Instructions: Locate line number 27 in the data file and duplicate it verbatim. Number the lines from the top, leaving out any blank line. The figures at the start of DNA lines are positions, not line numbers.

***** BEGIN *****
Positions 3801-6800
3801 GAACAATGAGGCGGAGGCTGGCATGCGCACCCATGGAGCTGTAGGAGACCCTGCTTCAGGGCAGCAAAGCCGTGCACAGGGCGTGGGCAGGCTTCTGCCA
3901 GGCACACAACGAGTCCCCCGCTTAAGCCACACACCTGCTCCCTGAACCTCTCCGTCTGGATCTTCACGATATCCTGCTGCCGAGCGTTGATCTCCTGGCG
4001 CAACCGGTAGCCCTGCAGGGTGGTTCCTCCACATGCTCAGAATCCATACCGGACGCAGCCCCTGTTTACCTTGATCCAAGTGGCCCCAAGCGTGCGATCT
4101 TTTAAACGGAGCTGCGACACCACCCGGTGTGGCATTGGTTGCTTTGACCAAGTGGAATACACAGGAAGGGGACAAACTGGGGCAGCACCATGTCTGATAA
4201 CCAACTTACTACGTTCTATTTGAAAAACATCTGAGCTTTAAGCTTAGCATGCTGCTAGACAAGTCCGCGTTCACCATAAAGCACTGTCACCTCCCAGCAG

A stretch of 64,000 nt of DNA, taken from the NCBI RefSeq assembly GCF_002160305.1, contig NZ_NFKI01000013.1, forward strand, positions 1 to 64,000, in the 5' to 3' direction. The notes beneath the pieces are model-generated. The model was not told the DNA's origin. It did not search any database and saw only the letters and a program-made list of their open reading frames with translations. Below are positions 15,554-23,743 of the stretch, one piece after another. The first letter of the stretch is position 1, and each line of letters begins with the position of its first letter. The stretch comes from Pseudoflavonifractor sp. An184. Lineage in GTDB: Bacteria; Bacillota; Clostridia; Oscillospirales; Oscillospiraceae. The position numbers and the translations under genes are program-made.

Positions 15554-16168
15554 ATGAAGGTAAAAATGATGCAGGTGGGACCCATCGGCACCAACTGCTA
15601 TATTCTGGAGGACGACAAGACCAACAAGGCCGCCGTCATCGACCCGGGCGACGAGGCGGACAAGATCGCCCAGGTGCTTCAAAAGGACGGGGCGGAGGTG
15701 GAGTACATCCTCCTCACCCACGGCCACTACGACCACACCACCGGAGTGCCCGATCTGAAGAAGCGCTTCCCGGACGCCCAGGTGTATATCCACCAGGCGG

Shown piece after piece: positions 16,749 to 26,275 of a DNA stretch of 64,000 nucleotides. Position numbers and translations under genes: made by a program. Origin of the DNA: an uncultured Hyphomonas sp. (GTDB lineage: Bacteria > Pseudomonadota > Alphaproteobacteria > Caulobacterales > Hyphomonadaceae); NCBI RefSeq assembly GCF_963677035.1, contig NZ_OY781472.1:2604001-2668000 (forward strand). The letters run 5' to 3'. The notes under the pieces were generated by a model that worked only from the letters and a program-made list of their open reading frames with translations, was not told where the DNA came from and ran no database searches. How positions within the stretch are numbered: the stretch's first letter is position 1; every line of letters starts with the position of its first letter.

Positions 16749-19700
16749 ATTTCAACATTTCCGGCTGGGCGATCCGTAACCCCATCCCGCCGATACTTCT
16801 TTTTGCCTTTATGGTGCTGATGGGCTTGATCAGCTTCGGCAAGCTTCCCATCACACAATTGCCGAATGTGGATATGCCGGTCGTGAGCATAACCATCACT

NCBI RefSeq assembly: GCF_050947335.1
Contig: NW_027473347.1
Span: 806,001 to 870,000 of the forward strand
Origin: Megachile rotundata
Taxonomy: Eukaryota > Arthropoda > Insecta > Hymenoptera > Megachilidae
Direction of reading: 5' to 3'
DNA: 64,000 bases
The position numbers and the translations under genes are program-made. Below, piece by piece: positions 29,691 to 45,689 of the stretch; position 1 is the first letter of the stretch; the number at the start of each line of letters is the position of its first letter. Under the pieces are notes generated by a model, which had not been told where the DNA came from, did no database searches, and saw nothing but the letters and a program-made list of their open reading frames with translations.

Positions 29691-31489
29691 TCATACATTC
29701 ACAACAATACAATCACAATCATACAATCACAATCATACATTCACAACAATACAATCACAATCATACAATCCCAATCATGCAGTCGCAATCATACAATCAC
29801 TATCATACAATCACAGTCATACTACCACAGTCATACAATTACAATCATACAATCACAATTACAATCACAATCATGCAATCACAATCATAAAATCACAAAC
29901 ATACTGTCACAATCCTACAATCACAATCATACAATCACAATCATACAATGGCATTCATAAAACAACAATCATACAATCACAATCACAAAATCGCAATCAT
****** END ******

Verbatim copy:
29801 TATCATACAATCACAGTCATACTACCACAGTCATACAATTACAATCATACAATCACAATTACAATCACAATCATGCAATCACAATCATAAAATCACAAAC